Good ol' cars and trucks - Dodge

As we drive around the state, we spot some great reminders of the past, classic cars and trucks made out of "Detroit iron." We skid to a stop, and click ‘em. We’ll set this up by make, and each section will be chronological, oldest to newest, but always classics only.


Dodge Wayfarer 1950. This too is a sweet looking machine. Love the color. Dodge marketed this as the "favorite of all youthful America," and I must confess at age 65 I would love to have this beauty. Dodged urged buyers to "Heed the call of the open road in the sportiest car on the highway."


Dodge produced 75,000 of these, well up from 1949. However, there were only 3,000 convertibles, making this one valuable


Dodge bragged about the fender mounted tail lights and the extra chrome strip on the rear fenders.


Dodge C-series pickup, 1954: This was a very popular pickup truck. The 1954 version is noticeable because of its single piece curved windshield. She also carried a powerful V-8, though you could still get one with a V-6.



Inside, the pedals were mounted to the frame to reduce vibration, new gauges were placed in front of the driver, the glove compartment was moved to the center of the dash, and control buttons were located to the right of the driver.


Dodge Phoenix Dart, 1961: Frankly, this baby is one each weird lookin' car. The Dart was introduced in 1960 and 1961 and was meant to be a lower priced car to replace the low priced Plymouth for the Dodge dealer network. Virgil Exner designed this with a "forward look" in mind, but the odd styling of reverse fins, rear fender scalloping and odd-looking concave grille was not popular with customers.



Dodge 440 Coronet, 1969. Here was a way to get into the muscle car market. She had a 440 cu. in. engine wanting to compete with the Pontiac GTO, along with a three-speed TorqueFlite. She had a very attractive silhouette, long and low. Back in the day, you could get "Bumble Bee" stripes to wrap around her rounded tail. All together, she accelerated quickly, 60 mph in 6.6 secs., yet she was affordable. This was located on Hwy 73 just to the north of Deerfield, Dodge County.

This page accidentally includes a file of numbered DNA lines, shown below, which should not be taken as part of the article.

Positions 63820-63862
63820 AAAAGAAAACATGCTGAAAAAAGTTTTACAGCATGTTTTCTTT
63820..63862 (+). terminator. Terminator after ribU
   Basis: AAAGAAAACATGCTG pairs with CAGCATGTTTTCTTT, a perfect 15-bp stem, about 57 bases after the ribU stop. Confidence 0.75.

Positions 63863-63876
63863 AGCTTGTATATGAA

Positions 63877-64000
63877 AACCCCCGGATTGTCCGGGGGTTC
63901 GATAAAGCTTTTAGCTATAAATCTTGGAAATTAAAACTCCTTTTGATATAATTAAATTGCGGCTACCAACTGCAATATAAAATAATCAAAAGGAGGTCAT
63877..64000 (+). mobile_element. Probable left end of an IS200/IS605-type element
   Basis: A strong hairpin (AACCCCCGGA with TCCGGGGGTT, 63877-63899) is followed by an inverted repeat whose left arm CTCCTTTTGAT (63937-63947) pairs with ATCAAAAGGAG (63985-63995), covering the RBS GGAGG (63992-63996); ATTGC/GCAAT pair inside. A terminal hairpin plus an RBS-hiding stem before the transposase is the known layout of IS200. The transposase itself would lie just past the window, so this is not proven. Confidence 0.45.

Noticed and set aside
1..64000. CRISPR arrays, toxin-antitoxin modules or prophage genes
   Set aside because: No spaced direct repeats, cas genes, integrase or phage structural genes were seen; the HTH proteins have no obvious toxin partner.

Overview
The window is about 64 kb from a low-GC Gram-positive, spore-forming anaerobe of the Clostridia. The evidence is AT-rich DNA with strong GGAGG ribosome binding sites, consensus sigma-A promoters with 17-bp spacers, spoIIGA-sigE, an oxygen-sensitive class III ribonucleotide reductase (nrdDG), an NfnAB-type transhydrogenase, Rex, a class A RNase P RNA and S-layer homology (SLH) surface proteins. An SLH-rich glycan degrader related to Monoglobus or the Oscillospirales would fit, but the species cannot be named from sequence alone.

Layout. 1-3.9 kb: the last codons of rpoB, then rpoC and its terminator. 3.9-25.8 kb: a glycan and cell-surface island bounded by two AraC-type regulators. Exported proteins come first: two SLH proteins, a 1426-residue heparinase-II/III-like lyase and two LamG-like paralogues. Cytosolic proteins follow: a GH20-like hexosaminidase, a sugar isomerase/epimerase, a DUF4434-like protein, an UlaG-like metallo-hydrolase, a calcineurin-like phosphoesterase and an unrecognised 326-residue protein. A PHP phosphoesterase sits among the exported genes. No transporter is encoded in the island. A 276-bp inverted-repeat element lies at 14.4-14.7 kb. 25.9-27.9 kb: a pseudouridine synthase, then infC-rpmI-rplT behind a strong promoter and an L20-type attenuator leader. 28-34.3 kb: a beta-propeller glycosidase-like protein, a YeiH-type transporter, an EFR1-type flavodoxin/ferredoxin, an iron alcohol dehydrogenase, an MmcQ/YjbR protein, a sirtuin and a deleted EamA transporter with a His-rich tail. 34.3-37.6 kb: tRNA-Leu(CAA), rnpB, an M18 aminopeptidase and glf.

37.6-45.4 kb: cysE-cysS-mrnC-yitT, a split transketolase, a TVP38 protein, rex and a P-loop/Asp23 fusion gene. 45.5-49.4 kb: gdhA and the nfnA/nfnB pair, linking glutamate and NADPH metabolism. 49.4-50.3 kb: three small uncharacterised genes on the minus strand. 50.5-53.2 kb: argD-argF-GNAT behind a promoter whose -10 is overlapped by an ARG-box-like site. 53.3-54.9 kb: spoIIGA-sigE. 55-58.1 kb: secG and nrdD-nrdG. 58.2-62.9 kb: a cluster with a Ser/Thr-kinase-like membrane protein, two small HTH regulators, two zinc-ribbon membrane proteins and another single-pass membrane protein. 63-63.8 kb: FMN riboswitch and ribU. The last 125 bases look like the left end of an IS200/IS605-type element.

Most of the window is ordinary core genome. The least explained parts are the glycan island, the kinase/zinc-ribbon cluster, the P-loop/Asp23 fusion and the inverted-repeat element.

Dodge Dart GTS 1969. The Dart GTS was designed to be a premier muscle car, and she delivered. The '69 edition carried a 383 four-barrel with 330 horses. You could have a four speed manual or a high-upshift TorqueFlite automatic. Experts say you had tough lightly on the accelerator when shooting off the line or all you would do is burn rubber. Once she got her traction, she was tough to beat.


The owners hangin' out in style - C 'mon mom, look at the lens


Dodge Charger, 1972: The Dodge Charger was a response to the fastback fad started by the Mustang and the Barracuda, but on a much larger scale. Chrysler had to scale back the power because of emissions standards. The 440 Six Pack was gone and the 1972 had only 330 horses at the top. That said, this babe, which I found in a shopping center parking lot in Wausau, Marathon County, had a 5.7 liter Hemi in her. I'm no authority, but that means the owner installed a Mopar Hemi Magnum V8.